How FastMail provides a secure service

FastMail takes care to ensure that your information is safe and secure.

Secure access to mail

We mandate all connections to our servers, be it for webmail or via an email client, to use Transport Layer Security (TLS) and Secure Sockets Layer (SSL) encryption. TLS/SSL prevents eavesdropping, tampering, and message forgery on any communication between your computer and our servers.

We only allow necessary communications

Many unexpected forms of attack come from failing to close potential vulnerabilities, including database port access, SSH port access, and so forth. We use kernel-level firewalling to only allow connections on the services provided by each machine.

We keep track of software updates

Software contains bugs. We track the software we use and any security vulnerabilities, and upgrade as soon as an issue is reported.

We use software systems that take security seriously

We use Debian as our operating system, because they take their security responsibilities and updates seriously. In most cases an update for a security problem will be available within hours of the original report.

Physical location security

Our main servers are located at New York Internet (NYI) in New York City, USA. Their facility is a high security, video monitored location; with backup power, air conditioning, fire systems, 24x7x365 monitoring, and onsite technical support. As their website notes:

Data Center security is a top priority for NYI. We have taken extreme care to install the utmost security so that our customers know that their data is safe. Our Data Centers are located at heavily protected buildings where the security personnel are on guard 24x7. Other security features include biometric fingerprint readers on door locks, strategically placed cameras and motion detection, [and] doors equipped with alarm systems.

NYI does a whole lot more to ensure security, including their hardware, best-practices, and routines. You can read all about them on their homepage.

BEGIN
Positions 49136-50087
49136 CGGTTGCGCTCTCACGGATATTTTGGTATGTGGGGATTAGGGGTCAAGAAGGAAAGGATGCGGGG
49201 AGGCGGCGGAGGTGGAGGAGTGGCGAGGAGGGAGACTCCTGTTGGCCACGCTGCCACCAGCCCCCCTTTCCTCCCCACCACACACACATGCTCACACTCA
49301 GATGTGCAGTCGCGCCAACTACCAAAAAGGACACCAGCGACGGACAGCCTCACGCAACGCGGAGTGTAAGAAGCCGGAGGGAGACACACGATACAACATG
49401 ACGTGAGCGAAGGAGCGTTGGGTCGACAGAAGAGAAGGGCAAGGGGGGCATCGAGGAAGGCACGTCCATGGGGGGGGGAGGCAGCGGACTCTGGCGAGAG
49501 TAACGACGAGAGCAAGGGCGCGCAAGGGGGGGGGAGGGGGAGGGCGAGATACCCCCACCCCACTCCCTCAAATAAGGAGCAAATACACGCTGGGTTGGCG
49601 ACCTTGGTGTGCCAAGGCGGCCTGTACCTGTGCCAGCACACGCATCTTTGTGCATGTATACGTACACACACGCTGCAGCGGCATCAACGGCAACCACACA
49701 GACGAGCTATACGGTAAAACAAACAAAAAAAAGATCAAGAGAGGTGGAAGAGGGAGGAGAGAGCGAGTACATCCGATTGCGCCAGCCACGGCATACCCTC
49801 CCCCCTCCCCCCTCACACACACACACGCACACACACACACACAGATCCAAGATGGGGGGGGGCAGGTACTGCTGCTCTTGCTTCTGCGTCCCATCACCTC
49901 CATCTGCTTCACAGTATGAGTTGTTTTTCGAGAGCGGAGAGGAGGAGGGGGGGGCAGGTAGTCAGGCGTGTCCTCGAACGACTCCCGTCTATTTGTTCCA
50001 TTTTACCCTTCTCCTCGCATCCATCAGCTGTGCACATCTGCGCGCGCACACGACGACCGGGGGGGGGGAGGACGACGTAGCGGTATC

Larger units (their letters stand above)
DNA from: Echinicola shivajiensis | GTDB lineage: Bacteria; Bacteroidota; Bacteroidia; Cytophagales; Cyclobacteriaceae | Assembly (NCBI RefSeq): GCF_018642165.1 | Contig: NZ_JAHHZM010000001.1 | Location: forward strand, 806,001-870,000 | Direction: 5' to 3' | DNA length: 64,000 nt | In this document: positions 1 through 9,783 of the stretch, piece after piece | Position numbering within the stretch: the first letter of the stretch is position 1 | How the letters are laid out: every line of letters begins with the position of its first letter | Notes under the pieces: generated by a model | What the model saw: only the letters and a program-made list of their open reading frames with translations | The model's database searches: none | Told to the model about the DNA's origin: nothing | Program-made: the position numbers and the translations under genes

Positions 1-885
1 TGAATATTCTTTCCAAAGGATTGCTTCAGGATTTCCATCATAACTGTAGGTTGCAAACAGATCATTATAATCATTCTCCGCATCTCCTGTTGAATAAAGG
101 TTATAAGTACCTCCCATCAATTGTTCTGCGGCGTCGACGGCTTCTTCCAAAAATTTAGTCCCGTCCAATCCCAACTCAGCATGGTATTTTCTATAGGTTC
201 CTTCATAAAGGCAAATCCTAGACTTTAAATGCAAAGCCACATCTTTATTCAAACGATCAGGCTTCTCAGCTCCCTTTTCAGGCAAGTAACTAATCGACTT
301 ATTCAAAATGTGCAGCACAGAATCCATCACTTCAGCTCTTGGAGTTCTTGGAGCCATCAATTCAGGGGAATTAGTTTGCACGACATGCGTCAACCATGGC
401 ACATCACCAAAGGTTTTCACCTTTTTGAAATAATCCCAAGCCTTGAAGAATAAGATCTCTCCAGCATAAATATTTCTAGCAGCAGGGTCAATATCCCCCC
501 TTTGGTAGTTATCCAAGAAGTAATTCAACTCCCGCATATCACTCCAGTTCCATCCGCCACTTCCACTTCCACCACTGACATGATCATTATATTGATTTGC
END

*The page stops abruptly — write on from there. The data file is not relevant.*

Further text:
Limitations

While communication between your computer and our servers is encrypted, any email that you send to another server may have to pass over the internet in an unencrypted form.

The only way to ensure end-to-end security with email is to use email encryption software such as Pretty Good Privacy (PGP) or Secure/Multipurpose Internet mail Extensions (S/MIME). Both of these systems require the creation of certificates, run on your computer, and are attached to your email client to encrypt/decrypte messages.

Providing secure end-to-end encryption via webmail is impossible. There are basically two options, both flawed:

  1. Keep a private key on the server and encrypt email on the server

    Although all traffic between the server and client may be encrypted via SSL, and then the email itself is encrypted on the server before being sent to the world, the unencrypted email is still available on the server between the SSL and encryption stages.

  2. Use Java or JavaScript to encrypt email in the browser

    Because the script has to run on the user's browser, you could look at the code to see it's secure. In reality, no one would ever do that. In addition, this method can't prevent someone using malicious scripts to send encrypted messages back to the server, as well as the encryption key, for the server to decrypt.

Famously, Hushmail, which allows you to use both of these options, admitted that the U.S. government compelled them to turn over the unencrypted emails of a number of users.

Their contention on how secure they are then relates to what it requires to get a court order. In a Wired article, Hushmail stated:

All Hushmail users agree to our terms of service, which state that Hushmail is not to be used for illegal activity. However, when using Hushmail, users can be assured that no access to data, including server logs, etc., will be granted without a specific court order.

A similar requirement applies to FastMail, as our Privicy Policy states. We won't release any data without the required legal authorisation from an Australian court. As an Australian company, we do not respond to US court orders.